The younger man had seen him also, nodded politely but did not approach him. He was wearing a red coat that looked almost military in its cut. Hale liked it – the current trend of adding as many fobs, capes and buttons as possible, in the most garish colours, made his eyes hurt. It seemed that the lad – despite terrible choices in investments – was half decent at picking a tailor.
The second time he saw him was at a lecture on the benefits of natural pollinators. Hale had a small, but dedicated atrium for exotic plants, and was always interested in the latest sciences to improve his collection. It was a popular hobby for men of a certain social standing. He saw a few familiar faces in the crowd. No ladies, of course. This was a scientific gathering.
Baron Stiles gave an interesting lecture on the value of Bee keeping and (oddly) seemed to have a passion for butterflies.
"Bee keeping, of course, has the added value of producing honey – and butterflies simply look pleasant. However, young ladies are much more inclined to see ones… ahem, gardens… if they are populated with pretty things rather than Bees." The laughter and general knee slapping around the room at that comment was uproarious, and young Stiles had a great many invites to social gatherings by the time he was finished.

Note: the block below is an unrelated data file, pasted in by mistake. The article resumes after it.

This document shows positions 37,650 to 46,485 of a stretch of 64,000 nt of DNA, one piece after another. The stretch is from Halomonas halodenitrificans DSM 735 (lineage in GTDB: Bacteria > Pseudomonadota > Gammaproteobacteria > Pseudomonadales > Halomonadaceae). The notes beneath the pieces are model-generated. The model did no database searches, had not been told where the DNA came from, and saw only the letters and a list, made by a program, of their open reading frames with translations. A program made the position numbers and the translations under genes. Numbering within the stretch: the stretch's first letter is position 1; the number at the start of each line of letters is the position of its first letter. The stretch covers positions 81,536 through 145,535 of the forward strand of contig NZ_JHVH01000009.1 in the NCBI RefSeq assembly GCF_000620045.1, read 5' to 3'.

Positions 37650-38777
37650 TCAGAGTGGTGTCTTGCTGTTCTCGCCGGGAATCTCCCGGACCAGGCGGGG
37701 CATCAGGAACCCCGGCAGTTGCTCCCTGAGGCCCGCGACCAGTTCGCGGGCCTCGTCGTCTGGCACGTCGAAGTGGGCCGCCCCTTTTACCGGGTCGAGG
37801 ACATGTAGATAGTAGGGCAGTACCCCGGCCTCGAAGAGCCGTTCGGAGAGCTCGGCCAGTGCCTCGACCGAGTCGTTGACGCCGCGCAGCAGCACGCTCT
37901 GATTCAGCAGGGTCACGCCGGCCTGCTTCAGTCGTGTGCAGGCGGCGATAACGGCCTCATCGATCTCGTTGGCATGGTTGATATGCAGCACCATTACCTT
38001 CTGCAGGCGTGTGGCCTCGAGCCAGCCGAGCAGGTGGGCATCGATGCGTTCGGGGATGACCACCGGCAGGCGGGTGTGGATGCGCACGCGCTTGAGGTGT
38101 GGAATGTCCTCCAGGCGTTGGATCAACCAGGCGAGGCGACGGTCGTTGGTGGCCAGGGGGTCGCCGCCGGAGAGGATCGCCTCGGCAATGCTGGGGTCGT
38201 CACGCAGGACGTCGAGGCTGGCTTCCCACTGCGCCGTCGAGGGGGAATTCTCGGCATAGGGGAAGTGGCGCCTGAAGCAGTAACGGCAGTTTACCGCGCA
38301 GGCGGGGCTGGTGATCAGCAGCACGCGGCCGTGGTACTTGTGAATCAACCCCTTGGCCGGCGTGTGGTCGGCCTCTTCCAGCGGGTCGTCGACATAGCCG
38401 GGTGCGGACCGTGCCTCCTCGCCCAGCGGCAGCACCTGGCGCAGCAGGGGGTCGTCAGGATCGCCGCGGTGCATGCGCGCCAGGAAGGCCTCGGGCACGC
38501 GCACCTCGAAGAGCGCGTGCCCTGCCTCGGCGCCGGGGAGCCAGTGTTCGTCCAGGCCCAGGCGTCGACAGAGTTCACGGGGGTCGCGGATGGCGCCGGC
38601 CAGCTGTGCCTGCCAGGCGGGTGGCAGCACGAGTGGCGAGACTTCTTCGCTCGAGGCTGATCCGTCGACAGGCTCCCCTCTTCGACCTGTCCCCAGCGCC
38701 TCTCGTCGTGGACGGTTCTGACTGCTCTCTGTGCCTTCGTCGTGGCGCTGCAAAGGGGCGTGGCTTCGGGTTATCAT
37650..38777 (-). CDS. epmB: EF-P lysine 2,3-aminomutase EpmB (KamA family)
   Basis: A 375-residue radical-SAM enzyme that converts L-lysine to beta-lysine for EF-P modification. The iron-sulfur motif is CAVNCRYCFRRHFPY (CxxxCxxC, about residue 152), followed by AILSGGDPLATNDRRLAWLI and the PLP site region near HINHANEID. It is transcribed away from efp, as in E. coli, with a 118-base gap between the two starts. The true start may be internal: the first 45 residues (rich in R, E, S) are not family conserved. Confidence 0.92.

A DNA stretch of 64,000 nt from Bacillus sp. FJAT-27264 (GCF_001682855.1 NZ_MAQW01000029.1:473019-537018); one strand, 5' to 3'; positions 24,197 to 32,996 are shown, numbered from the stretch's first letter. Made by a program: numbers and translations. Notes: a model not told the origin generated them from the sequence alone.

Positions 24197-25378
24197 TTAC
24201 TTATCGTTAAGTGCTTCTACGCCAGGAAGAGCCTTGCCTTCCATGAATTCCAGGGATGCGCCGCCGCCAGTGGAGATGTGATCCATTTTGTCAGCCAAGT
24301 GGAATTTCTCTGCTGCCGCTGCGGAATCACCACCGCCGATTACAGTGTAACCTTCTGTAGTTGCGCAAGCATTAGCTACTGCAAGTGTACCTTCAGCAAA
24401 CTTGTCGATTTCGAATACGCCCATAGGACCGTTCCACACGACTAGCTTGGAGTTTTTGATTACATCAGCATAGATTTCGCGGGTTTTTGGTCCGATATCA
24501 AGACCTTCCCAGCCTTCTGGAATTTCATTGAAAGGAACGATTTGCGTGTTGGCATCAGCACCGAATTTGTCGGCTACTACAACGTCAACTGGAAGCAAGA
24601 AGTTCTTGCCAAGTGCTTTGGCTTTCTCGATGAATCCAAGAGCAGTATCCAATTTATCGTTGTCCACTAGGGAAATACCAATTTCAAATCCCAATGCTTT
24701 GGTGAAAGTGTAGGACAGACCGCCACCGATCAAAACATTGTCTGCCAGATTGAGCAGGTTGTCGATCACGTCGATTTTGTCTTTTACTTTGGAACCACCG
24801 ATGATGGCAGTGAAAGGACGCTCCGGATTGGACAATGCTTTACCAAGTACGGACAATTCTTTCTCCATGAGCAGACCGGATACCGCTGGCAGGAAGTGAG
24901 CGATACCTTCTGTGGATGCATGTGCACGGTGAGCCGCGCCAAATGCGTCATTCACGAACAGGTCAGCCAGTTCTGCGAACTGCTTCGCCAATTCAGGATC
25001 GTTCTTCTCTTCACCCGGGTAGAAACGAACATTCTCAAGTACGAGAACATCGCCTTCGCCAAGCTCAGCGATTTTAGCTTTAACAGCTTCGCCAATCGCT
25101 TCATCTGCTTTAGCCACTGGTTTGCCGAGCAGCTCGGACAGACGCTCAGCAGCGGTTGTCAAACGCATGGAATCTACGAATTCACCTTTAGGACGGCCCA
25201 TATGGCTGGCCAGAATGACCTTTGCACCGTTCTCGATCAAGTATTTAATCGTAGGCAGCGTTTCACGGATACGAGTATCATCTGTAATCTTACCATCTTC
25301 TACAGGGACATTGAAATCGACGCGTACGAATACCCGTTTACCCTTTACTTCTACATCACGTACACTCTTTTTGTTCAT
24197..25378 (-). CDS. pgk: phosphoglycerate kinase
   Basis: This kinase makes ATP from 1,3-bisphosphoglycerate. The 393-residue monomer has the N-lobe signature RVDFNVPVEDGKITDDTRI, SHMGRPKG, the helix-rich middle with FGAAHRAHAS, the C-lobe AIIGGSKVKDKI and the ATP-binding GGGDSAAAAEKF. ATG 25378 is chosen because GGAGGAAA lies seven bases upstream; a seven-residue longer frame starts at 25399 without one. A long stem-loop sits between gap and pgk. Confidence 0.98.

"Your Grace." He nodded, when he reached Hale. Greeting him with the polite smile of a man who had a great many other hands to shake before he was done. "I'm afraid we have not yet been introduced."
"You are a friend of my cousin, McCall." He replied. "Carry on."
He had wanted to say more – ask more questions about the lecture, perhaps enquire about papers, facts – evidence on his experiments, but his manners were abrupt and course. He was never any expert at social graces and his disastrous marriage had made him more guarded.
"I shaln't waste your time." Stiles nodded, sharply – and Hale knew he had been too short. He didn't know how to fix it though, so nodded briskly and turned – leaving the hall before he had really planned.
Stiles sat at the desk in the large rooms Lahey had put him in and wrote furiously. His latest paper had garnered some interest in Town, and he was invited to a small private event at Duke Hastings home, to talk about his investigations. It was a great honour, and he hoped it would lead to some funding for his breeding programme. He had very good success with his butterflies at home.